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Gerry Schum «Identifications»
Gerry Schum, «Identifications», 1970
Photograph: Beuys: Lothar Wolleh © Oliver Wolleh | ©

Germany | 42' | Edition / Production: Südwestfunk (SWF)

 Gerry Schum

This 'II. Fernsehausstellung' ('TV Exhibition II'), a sequel to Schum’s earlier 'Land Art' broadcast, was screened by SWF/ARD at 10.50pm on 30 November 1970. Twenty artists from six countries were presented in segments lasting between 35 seconds and 5 minutes. The artists appeared in order of their country of origin: four German artists (Joseph Beuys, Reiner Ruthenbeck, Klaus Rinke, Ulrich Rückriem), one French artist (Daniel Buren), two artists from Great Britain (Hamish Fulton, Gilbert & George), two from the Netherlands (Stanley Brown, Ger van Elk), six from Italy (Giovanni Anselmo, Alghiero Boetti, Pier Paolo Calzolari, Gino de Dominicis, Mario Merz, Gilberto Zorio), five from the USA (Gary Kuehn, Keith Sonnier, Richard Serra, Lawrence Weiner, and Franz Erhard Walther, who then lived in New York). The individual pieces were untitled, and introduced only by the name of the artist with no further commentary.

Prior to broadcasting, a preview screening took place in the Kunstverein, Hanover, on 20 November 1970, since the City of Hanover had provided a large part of the programme’s funding under the auspices of the 'Experiment Straßenkunst Hannover' festival of street art.

The broadcast begins with a 6-minute address by Schum. In contrast to the Iess formal, more vernissage-like studio atmosphere of 'Land Art', Schum this time reads out a text corresponding to the conceptual character of the works that followed. Excerpts: 'The art object is losing its autonomy, is no longer separable from the producer, i.e. the artist. (...) We no longer experience the art object as a painting or sculpture with no contact to the artist. In the TV object the artist can reduce his object to the attitude, to the mere gesture, as a reference to his conception. The art object displays itself as the union of idea, visualization, and the artist as demonstrator.'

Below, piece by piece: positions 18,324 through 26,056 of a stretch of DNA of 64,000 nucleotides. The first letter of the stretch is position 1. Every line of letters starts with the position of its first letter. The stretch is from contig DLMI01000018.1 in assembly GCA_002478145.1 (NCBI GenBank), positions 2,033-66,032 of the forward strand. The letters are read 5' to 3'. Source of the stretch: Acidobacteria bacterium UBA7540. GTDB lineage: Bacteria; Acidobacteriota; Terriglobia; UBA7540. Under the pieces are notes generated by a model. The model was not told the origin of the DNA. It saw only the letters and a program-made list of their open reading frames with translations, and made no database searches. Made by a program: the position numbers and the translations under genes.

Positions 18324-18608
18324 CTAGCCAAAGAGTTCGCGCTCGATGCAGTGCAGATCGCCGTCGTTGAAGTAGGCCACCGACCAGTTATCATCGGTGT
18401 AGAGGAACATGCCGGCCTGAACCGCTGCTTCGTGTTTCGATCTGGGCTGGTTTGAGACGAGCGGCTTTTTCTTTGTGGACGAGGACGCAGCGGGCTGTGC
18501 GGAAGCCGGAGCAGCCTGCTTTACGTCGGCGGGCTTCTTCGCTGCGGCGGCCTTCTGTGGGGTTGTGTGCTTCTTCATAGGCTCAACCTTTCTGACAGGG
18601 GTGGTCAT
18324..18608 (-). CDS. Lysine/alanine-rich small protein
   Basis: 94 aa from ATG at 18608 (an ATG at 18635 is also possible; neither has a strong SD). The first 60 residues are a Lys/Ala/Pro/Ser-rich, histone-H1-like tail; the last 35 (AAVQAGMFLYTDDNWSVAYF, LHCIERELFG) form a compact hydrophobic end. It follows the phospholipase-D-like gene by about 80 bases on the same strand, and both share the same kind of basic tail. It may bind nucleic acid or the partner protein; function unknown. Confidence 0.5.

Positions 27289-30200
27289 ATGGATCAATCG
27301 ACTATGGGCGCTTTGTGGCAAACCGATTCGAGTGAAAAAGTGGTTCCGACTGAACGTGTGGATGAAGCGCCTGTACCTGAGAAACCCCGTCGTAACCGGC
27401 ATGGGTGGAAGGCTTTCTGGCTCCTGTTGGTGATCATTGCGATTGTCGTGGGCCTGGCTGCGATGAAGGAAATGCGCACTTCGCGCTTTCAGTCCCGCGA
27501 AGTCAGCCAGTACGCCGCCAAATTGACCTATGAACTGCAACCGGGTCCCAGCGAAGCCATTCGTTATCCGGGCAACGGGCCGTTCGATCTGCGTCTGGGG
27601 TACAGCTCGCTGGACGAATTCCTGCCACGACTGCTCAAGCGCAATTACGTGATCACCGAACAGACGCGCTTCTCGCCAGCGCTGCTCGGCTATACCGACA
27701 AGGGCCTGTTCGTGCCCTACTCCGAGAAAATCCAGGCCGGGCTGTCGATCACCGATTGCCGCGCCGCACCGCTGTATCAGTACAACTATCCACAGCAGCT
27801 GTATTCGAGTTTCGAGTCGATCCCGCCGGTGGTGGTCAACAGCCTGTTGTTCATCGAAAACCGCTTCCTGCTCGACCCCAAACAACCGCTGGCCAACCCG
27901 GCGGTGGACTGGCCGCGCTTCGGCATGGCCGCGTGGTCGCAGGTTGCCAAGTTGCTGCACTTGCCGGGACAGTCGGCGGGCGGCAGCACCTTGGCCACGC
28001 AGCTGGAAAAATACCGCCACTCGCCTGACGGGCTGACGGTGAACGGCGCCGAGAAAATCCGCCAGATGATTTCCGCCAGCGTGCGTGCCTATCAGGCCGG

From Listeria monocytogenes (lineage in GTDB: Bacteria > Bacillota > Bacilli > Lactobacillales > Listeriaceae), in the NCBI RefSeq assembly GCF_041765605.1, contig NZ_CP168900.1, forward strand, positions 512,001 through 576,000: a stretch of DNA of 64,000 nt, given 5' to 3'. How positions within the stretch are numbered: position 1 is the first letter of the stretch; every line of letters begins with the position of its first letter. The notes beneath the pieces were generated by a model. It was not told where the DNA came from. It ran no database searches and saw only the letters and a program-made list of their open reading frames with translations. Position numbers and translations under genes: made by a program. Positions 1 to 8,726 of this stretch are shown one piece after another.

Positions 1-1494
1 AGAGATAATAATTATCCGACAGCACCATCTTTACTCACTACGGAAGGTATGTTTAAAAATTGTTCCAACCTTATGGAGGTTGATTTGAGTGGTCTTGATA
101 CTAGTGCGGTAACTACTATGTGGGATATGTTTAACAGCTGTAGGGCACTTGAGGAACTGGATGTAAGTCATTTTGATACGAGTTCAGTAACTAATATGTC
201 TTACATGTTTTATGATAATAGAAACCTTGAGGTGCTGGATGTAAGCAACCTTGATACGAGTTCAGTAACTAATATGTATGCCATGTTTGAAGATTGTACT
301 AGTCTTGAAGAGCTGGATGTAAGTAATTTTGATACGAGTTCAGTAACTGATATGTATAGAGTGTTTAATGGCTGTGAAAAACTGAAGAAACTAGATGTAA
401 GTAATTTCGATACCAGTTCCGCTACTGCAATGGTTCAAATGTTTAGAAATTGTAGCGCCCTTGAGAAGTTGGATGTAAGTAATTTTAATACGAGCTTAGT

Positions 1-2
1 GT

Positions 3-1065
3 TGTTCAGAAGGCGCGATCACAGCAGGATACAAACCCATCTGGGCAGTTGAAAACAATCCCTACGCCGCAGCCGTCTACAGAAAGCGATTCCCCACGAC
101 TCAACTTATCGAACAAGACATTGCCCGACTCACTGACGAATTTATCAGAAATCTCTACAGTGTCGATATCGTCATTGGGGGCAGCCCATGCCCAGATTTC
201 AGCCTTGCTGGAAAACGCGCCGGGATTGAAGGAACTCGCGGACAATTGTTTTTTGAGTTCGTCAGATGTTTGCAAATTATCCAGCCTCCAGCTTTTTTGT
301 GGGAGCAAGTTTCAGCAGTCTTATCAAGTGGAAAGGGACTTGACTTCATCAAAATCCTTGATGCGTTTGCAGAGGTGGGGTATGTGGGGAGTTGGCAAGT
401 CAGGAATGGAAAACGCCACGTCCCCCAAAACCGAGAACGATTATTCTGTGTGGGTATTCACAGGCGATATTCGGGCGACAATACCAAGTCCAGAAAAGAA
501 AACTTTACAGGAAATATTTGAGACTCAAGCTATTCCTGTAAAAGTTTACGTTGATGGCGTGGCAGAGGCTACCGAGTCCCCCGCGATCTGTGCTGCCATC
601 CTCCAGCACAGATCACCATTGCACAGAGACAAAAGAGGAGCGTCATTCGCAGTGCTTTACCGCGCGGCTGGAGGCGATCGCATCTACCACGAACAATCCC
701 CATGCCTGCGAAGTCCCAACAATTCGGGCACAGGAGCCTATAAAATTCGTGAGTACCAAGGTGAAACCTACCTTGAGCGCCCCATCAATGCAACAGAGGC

Joseph Beuys
The German contributions all come from artists preoccupied with sculptural processes. Beuys, whose notion of 'social sculpture' encompassed the most comprehensive model of this 'expanded notion of art', delivers with 'Filz-TV' ('Felt TV') a critical analysis of the effect on the individual of the mass medium television.

Reiner Ruthenbeck
The works presented by the other German artists relate more specifically to the context of art. Reiner Ruthenbeck slowly fills in the visual field with a pile of crumpled up black paper. Since Ruthenbeck's 'Aschehaufen' ('Ash Heap') of 1968, piling in various forms had attained central importance in his work. The 'paper pile' he created in 'Identifications' exists in similar form as a sculpture in its own right.

Klaus Rinke
Klaus Rinke tips over a barrel of water towards the viewers; the water takes 50 seconds to reach the edge of the picture. According to Rinke such 'sculptural actions are banal, of course, but wholly new for art in terms of the sculptural process – not as a symbolic action, that is, but as sculptures, almost as traditional sculptures.'

Ulrich Rückriem
Ulrich Rückriem deploys for his contribution a stone sculpture titled 'Dolomitstein gespalten (Hammer und Eisenkeile)' (‘Dolomite, Split (Hammer and Iron Wedges)') from 1968. Composed of five separate parts pieced together to form the original stone tool, Rückriem now picks up and throws on the floor each part of the sculpture. The previously coherent, but divided, form is now discernible in the collection of fragments.

Franz Erhard Walther
Franz Erhard Walther executes the 'Objekt für Ruhe' ('Object for Calm') from his '1. Werksatz' ('1st Work Set) made between 1963 and 1969. Like all the parts in the ‘Work Set’, the fabric object made from sailcloth is imbued with an aesthetic function only through usage: 'The «Work» is generated only in the process of action.' The user can assume two postures – either with hands clasped together and legs splayed, or else with arms outstretched and legs pressed together. Walther demonstrates both postures, his regular breathing clearly audible.

As demonstrations of processual works now adapted for filming, but in most cases also existent as autonomous pieces , the five German contributions to 'Identifications' typify the artistic stance underlying the entire broadcast.